January 9, 2020 — Washington, D.C.
House Homeland Security Subcommittee on Intelligence and Counterterrorism
Briefing on Antisemitic Domestic Terrorism and the Government’s Response
Chief Policy and Political Affairs Officer
American Jewish Committee
January 9, 2020
Mr. Chairman, [Ranking Member Walker], Members of the Subcommittee, Members of the Bipartisan Taskforce on Antisemitism, distinguished guests, colleagues and friends. Thank you for convening today’s briefing, and for scheduling next week’s Subcommittee hearing, and thank you for offering AJC this opportunity to present brief remarks on the recent surge in antisemitism and appropriate government responses.
With sickening regularity, as you are well aware, individuals filled with hate and ignorance are physically and verbally assaulting Jews in New York and its suburbs, defacing Jewish sites, and introducing an unprecedented level of fear into a metropolitan region that, next to Tel Aviv, has the world’s largest Jewish community – some 15 percent of all Jews alive today.
I need not catalogue for this Subcommittee and for Members of the Bipartisan Taskforce the incidents that have occurred in recent weeks – before and after the antisemitic murders at the kosher market in Jersey City last month; before and after the brutal attack in Monsey, New York, on the seventh night of Hanukkah, less than two weeks ago. You know the details. You’re keenly attentive to the anxieties of your constituents. Many of you took part in, directly or vicariously, the “No Hate. No Fear” solidarity march and rally in New York last Sunday – and I and my AJC colleagues wish to commend and express our appreciation to you for that – or you joined in the “Jewish and Proud” solidarity day that we launched on Monday.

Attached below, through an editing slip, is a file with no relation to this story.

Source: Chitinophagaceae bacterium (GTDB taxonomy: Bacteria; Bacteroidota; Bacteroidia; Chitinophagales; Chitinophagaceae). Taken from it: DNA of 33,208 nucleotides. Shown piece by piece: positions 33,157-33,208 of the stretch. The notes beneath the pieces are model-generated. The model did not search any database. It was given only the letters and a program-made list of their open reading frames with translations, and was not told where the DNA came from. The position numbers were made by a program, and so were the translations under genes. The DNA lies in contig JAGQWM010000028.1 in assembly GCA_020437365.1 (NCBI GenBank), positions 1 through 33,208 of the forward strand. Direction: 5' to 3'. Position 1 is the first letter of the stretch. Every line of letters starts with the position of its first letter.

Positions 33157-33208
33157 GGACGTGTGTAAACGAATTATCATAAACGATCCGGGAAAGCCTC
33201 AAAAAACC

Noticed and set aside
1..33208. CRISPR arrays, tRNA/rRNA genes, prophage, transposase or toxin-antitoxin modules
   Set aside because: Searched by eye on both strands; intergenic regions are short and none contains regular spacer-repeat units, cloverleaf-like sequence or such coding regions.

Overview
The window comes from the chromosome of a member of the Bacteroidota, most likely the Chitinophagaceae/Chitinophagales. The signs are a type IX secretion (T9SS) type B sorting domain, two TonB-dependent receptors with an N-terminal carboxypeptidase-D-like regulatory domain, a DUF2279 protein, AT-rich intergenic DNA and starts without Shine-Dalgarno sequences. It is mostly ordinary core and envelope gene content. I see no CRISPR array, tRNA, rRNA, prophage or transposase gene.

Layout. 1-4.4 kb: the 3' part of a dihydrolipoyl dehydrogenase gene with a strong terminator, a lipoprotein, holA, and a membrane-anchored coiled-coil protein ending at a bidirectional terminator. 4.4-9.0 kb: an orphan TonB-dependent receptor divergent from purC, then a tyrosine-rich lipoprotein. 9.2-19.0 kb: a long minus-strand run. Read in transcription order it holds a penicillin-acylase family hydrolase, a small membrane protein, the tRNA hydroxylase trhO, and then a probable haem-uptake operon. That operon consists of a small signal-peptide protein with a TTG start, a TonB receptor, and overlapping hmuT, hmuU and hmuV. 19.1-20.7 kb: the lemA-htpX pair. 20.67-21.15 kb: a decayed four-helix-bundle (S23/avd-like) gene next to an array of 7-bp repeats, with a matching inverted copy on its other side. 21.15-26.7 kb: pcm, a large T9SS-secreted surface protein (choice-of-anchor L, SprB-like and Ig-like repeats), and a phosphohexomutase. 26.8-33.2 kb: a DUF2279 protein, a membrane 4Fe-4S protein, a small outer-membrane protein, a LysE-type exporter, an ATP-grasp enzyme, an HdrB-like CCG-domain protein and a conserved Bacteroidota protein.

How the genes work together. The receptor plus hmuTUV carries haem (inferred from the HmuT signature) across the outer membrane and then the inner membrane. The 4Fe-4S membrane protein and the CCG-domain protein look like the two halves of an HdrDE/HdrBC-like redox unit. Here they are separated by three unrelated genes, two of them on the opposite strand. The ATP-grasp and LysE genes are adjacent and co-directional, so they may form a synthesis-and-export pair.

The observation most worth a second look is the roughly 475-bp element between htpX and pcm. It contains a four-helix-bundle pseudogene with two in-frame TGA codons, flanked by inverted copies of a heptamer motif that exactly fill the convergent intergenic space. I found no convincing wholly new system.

Members of Congress know that what’s been happening in the New York area hasn’t been happening in isolation. There are hate crimes against Jews in other states – reported and, as we have come to understand, often unreported. And you recognize that what our community and this society is witnessing is not merely an American phenomenon – that the rise in frequency and severity of antisemitic incidents in the United States is set against the backdrop of years in which truly horrifying attacks against Jews have occurred in major European cities…and that backdrop in itself must be placed within the broad context of discrimination and persecution of Jews over millennia.
There is, in our time, a global rise in antisemitic rhetoric on social media, on school campuses, in buses and trams and subway cars, in the mouths of politicians, spray-painted on synagogue and cemetery walls, and on the streets. And, as poisonous words impel those susceptible to action, there is a global rise in antisemitic violence, as well – violence that, in its motivation and intent, may be fairly defined as terrorism.
The question that will be before the Subcommittee in its January 15th hearing on “Confronting the Rise in Antisemitic Domestic Terrorism” is essentially this: In light of what Congresswoman Lowey, who represents Monsey, and AJC CEO David Harris described in their New York Times column last week as an “epidemic” of antisemitism, what can government do to treat this age-old, pernicious, sometimes fatal, social disease, and halt its spread?
On the basis of AJC’s work in this field over the years – including our Survey of American Jews on Antisemitism in America, released three months ago; our role in the drafting of the Working Definition of Antisemitism more than a decade ago, a text since adopted by the International Holocaust Remembrance Alliance; the ongoing activity of, among others, my colleague Rabbi Andrew Baker, the OSCE’s point person on antisemitism since 2009; and our multiple partnerships with municipal, state and federal officials, including distinguished Members of Congress, who are devoted to combating hate and protecting our community from harm – I would like to offer the following recommendations: